Objective: Integrating the Lymphatic System with a body-based therapy known as Manual Lymphatic Drainage Techniques
Future Goal: To connect this specific therapy with knowledge of higher levels of biological organization, most specifically the vertebrate immune system.
3 Table 1.1 – Table for future research/study. 3
|Manipulative and body-based methods|
CAMt2* *t2 – Therapy/Technique
5, 6 Manual lymphatic drainage (MLD)
- A type of gentle massage which aims to encourage the natural drainage of lymph waste products where lymph may be carried away from tissues, and back towards heart.
- Uses specific amounts of pressure
- X > 9 oz / in2 (~ 4 kPa)
- Uses circular rhythmic movements in order to stimulate flow of lymph
- The lymph system depends on intrinsic contractions
- Cells of smooth muscle in walls of lymph vessels (peristalsis)
- The lymph system depends on movement of skeletal muscles for propulsion
- Lymph to nodes to ducts via. vessels
- Systemic movement returns lymph to cardiovascular system 5, 6
- Classes specializing in MLD
- A complete lymphedema treatment certification course
PR for SE of MLD techniques* *PR – Peer-Review
*SE – Safety/Efficacy
4 This study published in 2009 addresses the efficacy of Manual Lymphatic Drainage Techniques (MLDTs). Evidence for therapeutic efficacy was considered on a cellular and molecular level when addressing levels of enzyme serum composition within patients suffering acute levels of cellular damage, more specifically to skeletal muscle cells. Evidence shows MLDTs to hold significance in terms of the reduction of excess fluid, edema, following acute sprains in the joint of the ankle, and core radial fractures of the wrist.4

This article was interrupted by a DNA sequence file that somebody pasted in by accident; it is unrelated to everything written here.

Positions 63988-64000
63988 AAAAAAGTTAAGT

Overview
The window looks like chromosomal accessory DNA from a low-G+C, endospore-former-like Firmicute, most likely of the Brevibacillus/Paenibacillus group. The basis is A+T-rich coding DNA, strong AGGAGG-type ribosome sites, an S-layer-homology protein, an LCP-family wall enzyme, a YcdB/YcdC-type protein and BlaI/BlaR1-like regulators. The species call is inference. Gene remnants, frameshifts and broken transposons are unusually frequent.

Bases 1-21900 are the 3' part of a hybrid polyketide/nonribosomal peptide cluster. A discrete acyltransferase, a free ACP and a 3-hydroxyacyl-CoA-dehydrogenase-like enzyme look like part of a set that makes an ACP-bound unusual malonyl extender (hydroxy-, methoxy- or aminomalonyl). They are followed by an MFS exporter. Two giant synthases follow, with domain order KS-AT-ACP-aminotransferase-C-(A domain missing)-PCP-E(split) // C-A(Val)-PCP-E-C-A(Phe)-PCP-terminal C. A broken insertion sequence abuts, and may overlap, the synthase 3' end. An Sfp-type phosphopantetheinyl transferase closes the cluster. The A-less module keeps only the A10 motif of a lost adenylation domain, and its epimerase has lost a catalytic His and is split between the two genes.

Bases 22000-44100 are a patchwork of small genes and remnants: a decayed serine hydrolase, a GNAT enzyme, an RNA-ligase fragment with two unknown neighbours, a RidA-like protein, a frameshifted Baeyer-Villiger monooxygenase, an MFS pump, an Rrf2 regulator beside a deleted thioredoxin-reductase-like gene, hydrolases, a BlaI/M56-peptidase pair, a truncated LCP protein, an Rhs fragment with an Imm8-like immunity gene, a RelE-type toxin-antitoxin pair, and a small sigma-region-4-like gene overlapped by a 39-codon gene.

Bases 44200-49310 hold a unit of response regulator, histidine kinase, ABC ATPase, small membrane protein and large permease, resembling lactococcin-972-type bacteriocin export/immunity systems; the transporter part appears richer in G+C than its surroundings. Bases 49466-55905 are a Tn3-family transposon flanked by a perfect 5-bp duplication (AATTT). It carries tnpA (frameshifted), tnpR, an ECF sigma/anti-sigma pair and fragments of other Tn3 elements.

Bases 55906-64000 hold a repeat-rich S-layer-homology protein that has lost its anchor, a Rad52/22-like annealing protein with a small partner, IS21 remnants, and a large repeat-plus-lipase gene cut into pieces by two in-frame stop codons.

6,7 Historical Significance
- Emil & Estrid Vodder (1930’s)
- Noticed swollen lymph nodes of chronic cold patients on French Riviera
- Treament of chronic sinusitis and other immune disorders.
- At the time it was considered taboo to tamper with lymphatic system due to the medical profession’s poor understanding of system.
- Beginning of their study of the lymph system specifically with light rhythmic hand movements to promote lymph movement (1932)
- Introduction of MLD in Paris, France (1936)
- World War II end and return to Copenhagen –> taught use of therapy to practicioners 6,7
4 Vairo GL, Miller SJ, McBrier NM, Buckley WE. Systematic review of efficacy for manual lymphatic drainage techniques in sports medicine and rehabilitation: An evidence-based practice approach. J Man Manip Ther. 2009;17:e80–9. [PubMed]
5 Milady’s Guide to Lymph Drainage Massage; Ramona Moody French; Delmar/Cengage; 2004
6 Stillerman, Elaine (2009). Modalities for Massage and Bodywork. Mosby. p. 129-143.
7 Levine, Andrew (1998). The Bodywork and Massage Sourcebook. Lowell House. pp. 173–84
8 “Complete Lymphedema Certification”. Courses. Academy of Lymphatic Studies. Retrieved 16 July 2013.
Disclaimer: This was created by students for a class and is not intended to provide any medical advice.